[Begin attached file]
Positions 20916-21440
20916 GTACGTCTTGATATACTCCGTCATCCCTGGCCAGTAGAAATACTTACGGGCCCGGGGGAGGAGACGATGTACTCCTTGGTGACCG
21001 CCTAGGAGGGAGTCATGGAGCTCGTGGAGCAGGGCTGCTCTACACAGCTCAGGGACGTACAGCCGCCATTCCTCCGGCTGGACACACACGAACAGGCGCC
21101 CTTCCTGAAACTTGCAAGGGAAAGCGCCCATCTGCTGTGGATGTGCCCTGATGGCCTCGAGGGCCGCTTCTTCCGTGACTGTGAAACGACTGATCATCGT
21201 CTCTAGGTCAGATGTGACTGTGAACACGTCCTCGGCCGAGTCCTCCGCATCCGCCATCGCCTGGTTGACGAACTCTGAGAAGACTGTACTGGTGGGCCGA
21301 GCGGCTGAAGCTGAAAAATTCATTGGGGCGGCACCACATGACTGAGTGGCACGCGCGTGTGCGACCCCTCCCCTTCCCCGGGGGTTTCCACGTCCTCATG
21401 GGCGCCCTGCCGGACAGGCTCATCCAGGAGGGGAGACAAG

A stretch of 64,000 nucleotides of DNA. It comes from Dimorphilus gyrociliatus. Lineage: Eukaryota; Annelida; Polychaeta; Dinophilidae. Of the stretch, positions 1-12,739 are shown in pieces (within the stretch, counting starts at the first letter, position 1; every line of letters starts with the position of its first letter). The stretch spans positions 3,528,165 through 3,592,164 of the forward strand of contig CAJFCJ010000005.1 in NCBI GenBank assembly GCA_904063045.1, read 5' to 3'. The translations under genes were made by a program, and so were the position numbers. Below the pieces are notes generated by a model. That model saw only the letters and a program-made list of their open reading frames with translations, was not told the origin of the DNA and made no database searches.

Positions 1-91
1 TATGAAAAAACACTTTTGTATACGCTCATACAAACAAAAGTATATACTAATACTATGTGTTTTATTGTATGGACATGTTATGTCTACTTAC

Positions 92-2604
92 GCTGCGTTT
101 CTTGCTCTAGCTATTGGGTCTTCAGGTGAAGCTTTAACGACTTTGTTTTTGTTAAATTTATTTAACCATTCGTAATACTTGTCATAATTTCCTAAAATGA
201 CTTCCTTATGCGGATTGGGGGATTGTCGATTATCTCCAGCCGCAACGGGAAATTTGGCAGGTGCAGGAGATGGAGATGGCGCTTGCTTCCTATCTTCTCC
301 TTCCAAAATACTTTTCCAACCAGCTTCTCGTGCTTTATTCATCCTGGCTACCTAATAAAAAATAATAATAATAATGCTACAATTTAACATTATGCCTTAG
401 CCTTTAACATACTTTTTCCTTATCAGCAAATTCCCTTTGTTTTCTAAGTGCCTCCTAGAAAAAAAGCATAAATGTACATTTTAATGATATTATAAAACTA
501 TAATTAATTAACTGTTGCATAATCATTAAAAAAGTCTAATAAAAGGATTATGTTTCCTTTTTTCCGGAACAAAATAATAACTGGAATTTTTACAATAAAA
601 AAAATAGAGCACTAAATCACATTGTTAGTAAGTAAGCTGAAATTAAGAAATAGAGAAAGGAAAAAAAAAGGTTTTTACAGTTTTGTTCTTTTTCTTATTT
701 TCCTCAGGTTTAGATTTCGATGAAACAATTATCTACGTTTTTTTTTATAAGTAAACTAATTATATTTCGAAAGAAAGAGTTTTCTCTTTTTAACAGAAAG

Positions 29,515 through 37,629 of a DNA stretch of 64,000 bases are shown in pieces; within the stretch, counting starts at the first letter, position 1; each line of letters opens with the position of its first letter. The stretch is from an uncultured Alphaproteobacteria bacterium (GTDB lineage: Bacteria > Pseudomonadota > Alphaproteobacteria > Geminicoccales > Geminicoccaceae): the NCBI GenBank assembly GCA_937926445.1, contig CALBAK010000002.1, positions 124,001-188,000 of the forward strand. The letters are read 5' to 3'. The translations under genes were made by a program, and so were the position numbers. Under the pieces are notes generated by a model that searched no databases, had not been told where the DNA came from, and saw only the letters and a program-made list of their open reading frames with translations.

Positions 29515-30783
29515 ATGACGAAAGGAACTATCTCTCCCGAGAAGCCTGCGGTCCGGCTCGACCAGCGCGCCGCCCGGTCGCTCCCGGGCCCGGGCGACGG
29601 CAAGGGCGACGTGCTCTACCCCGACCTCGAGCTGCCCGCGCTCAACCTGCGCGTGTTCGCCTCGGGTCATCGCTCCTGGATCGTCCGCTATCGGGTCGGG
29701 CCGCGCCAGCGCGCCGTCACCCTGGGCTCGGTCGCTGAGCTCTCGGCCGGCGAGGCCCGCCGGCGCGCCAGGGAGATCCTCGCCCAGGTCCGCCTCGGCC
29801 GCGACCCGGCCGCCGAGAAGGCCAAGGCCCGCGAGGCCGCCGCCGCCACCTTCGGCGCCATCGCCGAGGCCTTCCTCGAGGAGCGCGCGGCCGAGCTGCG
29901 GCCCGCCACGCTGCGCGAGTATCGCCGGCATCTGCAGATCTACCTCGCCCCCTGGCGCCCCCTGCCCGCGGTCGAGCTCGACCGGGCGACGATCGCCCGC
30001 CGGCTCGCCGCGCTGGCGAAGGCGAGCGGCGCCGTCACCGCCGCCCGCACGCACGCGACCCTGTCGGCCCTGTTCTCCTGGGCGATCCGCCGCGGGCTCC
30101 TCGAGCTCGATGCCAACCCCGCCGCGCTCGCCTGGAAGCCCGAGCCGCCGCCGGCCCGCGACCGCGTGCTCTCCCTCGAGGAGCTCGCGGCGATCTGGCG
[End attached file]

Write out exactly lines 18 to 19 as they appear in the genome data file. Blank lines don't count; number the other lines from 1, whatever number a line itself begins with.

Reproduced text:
601 AAAATAGAGCACTAAATCACATTGTTAGTAAGTAAGCTGAAATTAAGAAATAGAGAAAGGAAAAAAAAAGGTTTTTACAGTTTTGTTCTTTTTCTTATTT
701 TCCTCAGGTTTAGATTTCGATGAAACAATTATCTACGTTTTTTTTTATAAGTAAACTAATTATATTTCGAAAGAAAGAGTTTTCTCTTTTTAACAGAAAG